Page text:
On 16 December 2013 the European Union (EU) and Turkey launched the Visa Liberalisation Dialogue (VLD), in parallel with the signature of the EU-Turkey Readmission Agreement. The VLD is based on the Roadmap towards a visa free regime with Turkey ("the Roadmap"), a document setting out the requirements that Turkey needs to meet in order to enable the European Parliament and the Council to amend Regulation (EC) No 539/2001 which would allow Turkish citizens holding biometric passports in line with EU standards to travel to the Member States without a visa for short stays (i.e. up to 90 days within any 180-day period). The 72 requirements listed in the Roadmap are organised in five thematic groups ("blocks"): document security; migration management; public order and security; fundamental rights; and readmission of irregular migrants.
In the Third report on progress by Turkey in fulfilling the requirements of its visa liberalisation roadmap, submitted in parallel with the proposal of the amendment of the visa-regulation, the Commission notes that building on the new level of engagement and determination demonstrated by Turkey since the EU-Turkey Summit of 29 November 2015, in the last months the Turkish authorities have further intensified their efforts to fulfil that condition. The Commission acknowledges the good progress made by the Turkish authorities so far, and it encourages them to urgently step up these efforts to meet all requirements in order to obtain visa liberalisation by the end of June.
As indicated in the Report, however, the Turkish authorities have not yet managed to meet this ambitious objective as 7 requirements out of 72 have not yet been fulfilled. Some of them are of particular importance.
Two of these seven outstanding requirements need for practical and procedural reasons a longer timeline for implementation, and this has made it impossible for them to be fulfilled in a complete manner by the time of the presentation of this proposal. This concerns the following two benchmarks:
– upgrading the existing biometric passports so as to include security features in line with the latest EU standards;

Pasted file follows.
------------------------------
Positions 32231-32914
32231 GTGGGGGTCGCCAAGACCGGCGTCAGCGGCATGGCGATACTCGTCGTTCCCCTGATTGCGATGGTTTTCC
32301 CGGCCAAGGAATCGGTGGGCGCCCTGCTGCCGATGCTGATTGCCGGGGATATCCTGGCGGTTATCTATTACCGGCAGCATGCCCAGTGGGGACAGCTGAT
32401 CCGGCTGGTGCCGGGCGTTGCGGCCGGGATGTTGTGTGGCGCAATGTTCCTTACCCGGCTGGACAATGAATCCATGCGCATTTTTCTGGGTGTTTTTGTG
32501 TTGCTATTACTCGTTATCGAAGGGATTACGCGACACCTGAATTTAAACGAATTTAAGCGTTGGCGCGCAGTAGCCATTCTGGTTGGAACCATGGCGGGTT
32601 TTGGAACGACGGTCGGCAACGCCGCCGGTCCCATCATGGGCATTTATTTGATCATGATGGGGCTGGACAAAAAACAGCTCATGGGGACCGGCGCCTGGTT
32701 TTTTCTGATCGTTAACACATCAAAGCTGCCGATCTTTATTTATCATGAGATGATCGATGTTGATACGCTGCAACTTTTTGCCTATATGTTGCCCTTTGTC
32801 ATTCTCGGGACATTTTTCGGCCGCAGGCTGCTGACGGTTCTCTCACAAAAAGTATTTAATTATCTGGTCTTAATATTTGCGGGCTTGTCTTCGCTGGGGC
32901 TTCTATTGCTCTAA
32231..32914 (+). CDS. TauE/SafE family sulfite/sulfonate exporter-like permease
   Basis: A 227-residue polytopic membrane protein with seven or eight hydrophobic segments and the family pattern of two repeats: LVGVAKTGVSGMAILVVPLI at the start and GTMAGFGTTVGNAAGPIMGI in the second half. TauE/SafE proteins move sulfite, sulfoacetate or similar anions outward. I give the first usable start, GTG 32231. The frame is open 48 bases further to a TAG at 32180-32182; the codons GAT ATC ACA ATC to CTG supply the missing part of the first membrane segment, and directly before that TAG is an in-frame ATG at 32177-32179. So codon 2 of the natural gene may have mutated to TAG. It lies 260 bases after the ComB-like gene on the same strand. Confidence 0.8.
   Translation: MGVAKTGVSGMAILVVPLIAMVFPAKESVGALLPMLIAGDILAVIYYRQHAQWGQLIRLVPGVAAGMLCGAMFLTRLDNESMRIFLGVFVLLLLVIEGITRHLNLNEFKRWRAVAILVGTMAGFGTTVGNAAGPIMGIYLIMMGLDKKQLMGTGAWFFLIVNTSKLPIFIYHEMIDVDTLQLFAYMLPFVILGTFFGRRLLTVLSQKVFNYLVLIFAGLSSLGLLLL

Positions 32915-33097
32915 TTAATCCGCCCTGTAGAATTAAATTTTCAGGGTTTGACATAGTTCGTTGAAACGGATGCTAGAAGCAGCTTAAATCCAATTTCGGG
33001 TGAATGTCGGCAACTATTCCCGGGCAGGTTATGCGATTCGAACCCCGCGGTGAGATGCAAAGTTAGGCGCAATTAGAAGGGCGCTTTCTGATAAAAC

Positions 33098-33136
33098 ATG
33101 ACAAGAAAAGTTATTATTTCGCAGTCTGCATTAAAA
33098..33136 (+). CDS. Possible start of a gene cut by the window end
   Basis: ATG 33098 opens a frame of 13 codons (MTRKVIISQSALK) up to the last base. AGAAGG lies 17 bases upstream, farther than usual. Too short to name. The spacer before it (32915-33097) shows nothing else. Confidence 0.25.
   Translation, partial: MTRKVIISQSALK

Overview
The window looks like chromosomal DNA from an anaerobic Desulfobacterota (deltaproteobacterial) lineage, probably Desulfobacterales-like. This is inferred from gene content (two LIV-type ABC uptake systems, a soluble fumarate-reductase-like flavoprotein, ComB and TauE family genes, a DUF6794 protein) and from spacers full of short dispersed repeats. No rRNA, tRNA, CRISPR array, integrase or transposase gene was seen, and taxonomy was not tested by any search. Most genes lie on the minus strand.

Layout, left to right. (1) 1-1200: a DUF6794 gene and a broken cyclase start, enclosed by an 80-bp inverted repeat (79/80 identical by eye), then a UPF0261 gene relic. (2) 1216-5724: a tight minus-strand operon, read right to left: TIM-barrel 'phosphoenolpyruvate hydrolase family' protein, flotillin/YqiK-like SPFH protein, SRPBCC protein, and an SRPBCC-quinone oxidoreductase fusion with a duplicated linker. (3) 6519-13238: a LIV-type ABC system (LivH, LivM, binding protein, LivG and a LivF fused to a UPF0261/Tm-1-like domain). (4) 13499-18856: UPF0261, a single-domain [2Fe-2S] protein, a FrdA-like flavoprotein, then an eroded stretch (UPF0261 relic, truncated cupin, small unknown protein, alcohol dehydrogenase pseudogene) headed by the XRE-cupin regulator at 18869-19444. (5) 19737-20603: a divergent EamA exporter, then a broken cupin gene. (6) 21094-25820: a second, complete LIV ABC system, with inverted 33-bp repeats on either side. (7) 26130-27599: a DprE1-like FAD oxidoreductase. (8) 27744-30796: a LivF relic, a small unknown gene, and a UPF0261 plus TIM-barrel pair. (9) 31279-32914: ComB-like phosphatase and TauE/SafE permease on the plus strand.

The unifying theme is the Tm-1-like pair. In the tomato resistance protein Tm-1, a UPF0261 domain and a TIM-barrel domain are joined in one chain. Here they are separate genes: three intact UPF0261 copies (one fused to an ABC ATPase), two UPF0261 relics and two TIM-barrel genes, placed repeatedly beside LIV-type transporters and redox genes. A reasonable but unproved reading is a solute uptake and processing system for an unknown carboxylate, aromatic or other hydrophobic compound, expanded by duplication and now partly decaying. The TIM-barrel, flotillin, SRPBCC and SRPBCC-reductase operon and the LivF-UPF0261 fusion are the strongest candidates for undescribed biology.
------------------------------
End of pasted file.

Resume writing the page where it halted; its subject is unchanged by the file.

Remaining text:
– fully implementing the provisions of the EU-Turkey readmission agreement, including those related to the readmission of third country nationals.
As indicated in the Report, the Commission and the Turkish authorities have agreed on practical ways of implementing these benchmarks before their complete fulfilment.
The Commission invites the Turkish authorities to urgently undertake the measures that are necessary to fulfil the other outstanding benchmarks of the Roadmap, namely:
– adopting the measures to prevent corruption foreseen by the Roadmap, i.e. ensuring an effective follow-up to the recommendations issued by the Council of Europe's Group of States against Corruption (GRECO);
– aligning the legislation on personal data protection to EU standards, notably to ensure that the data protection authority can act in an independent manner and that the activities of law enforcement agencies fall within the scope of the law;
– negotiating an operational cooperation agreement with Europol. This also depends upon the above changes to the data protection legislation;
– offering effective judicial cooperation in criminal matters to all EU Member States;
– revising the legislation and practices on terrorism in line with European standards, notably by better aligning the definition of terrorism with that set out in Framework Decision 2002/475/JHA as amended in order to narrow the scope of the definition and by introducing a criterion of proportionality.
On the understanding that the Turkish authorities will fulfil, as a matter of urgency and as they committed to do so on 18 March 2016, the outstanding benchmarks of the Roadmap, the Commission has decided to present the proposal to amend Regulation (EC) No 539/2001 to lift the visa requirement for Turkish citizens who are holders of a biometric passport in line with EU standards.
In order to assist the co-legislators in their deliberations, the Commission will continue monitoring the steps which the Turkish authorities take to fulfil the outstanding requirements of the Roadmap.
The presentation of this proposal at the beginning of May allows for an eight-week period to elapse between the draft being made available to national Parliaments and its adoption by the end of June, as mentioned in the EU-Turkey Statement of 18 March 2016, and in accordance with Article 4 of Protocol No 1 to the Treaties on the role of national Parliaments in the European Union. As such the proposal ensures that a key element of the EU-In order to assist the co-legislators in their deliberations, the Commission will continue monitoring the steps which the Turkish authorities take to fulfil the outstanding requirements of the Roadmap.